// to execute. This job counts from 1 to 100K, displaying each
            // number that it counts.
            var counter = 0;
            var counting = function (jobInfo) {

                while (counter < Math.pow(10, 5)) {

                    counter++;
                    counterOutput.innerText = counter;

                    // Force the job to pause if a higher priority job
                    // comes into the queue, and resume the job after
                    // the other job is complete. Note that you need to 
                    // include the 'break' to exit the while block.
                    if (jobInfo.shouldYield) {
                        jobInfo.setWork(counting);
                        break;
                    }    
                }
            }

            // Schedule the counting job at a low-level priority.
            scheduler.schedule(counting, 
                scheduler.Priority.idle, 
                null,
                "counting")

            // Get the state of the scheduler. While the counting job
            // is running, this will display two jobs: this 'getting state'
            // job and the 'counting' job.
            var gettingState = function (jobInfo) {
                var currentTime = new Date();
                currentTime = currentTime.toLocaleTimeString();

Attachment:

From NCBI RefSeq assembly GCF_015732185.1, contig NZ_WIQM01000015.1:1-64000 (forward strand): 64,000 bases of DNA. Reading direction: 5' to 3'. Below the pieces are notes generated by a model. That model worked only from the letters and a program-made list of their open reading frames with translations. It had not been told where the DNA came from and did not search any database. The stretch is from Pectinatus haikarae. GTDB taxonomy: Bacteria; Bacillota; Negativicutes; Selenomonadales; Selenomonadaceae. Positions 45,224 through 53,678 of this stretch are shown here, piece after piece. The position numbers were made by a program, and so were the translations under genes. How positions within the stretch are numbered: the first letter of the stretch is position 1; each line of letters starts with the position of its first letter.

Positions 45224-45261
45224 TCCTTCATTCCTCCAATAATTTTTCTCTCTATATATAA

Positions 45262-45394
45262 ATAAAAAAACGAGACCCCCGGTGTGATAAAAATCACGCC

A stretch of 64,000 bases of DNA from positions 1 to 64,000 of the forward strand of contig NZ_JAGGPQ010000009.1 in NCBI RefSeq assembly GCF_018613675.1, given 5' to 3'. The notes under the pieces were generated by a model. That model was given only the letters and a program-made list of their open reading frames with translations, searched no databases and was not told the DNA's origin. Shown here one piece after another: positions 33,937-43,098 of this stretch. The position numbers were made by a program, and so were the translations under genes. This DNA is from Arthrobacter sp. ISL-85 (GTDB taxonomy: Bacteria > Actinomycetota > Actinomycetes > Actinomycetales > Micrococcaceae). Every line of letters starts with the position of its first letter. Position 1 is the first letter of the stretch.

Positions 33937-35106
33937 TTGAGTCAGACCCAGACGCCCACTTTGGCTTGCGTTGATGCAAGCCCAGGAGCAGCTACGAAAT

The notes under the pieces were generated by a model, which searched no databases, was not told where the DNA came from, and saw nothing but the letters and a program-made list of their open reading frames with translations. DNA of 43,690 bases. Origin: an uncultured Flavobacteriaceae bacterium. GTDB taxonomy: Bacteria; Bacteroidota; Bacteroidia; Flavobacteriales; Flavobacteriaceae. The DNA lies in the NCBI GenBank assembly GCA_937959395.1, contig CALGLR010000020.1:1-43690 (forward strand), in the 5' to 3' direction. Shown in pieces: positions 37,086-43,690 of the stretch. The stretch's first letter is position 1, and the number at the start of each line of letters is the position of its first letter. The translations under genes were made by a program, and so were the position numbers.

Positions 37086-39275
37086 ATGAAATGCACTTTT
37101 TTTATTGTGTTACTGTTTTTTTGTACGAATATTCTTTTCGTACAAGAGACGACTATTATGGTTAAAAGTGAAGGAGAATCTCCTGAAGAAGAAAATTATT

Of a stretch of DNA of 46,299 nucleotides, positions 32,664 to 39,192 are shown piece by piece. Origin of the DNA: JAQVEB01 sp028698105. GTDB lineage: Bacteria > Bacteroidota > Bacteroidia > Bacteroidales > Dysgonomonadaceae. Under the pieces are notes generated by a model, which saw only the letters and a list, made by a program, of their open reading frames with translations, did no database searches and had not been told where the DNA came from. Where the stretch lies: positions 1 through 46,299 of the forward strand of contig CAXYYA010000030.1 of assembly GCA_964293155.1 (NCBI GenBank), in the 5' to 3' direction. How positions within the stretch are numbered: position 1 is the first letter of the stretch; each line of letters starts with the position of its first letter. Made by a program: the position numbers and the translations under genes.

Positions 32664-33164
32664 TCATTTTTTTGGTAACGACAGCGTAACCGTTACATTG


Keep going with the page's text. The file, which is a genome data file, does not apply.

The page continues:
var state = scheduler.retrieveState();
                stateResult.value = currentTime + "\n\n" + state;
            }

            // When the button is clicked, display the current state of 
            // the scheduler to the user. This is scheduled as a 
            // normal-priority job so that the 'counting' job will yield to it.
            getState.addEventListener("click", function () {

                // Uncomment the following line of code to run the gettingState
										    		// job at a 'normal' priority.
                //scheduler.schedule(gettingState,scheduler.Priority.normal, null, "getting state");
                scheduler.execHigh(gettingState);

            });
        }
    };

    app.oncheckpoint = function (args) {
        // TODO: This application is about to be suspended. Save any state
        // that needs to persist across suspensions here. You might use the
        // WinJS.Application.sessionState object, which is automatically
        // saved and restored across suspension. If you need to complete an
        // asynchronous operation before your application is suspended, call
        // args.setPromise().
    };

    app.start();
})();


Summary and next steps

In this quickstart, you learned how to schedule simple jobs and saw how the scheduler can preempt jobs in favor of higher-priority jobs.

When you looked at the output of the gettingState job, you probably noticed the Drain requests string. The scheduler can drain all high-priority jobs from the queue—that is, it can run all of the tasks in the universal queue for the Scheduler. Using this method, you trade responsiveness for throughput. It's best to use this method sparingly and only when responsiveness is not an issue (for instance, during app startup). For more info, see the Scheduler.requestDrain method.

This quickstart also didn't discuss how to get or execute promises on the scheduler or how to use owner tokens. For more info about those subjects, see the Scheduler object reference topics.

HTML Scheduler sample

Related topics

JavaScript Web Workers sample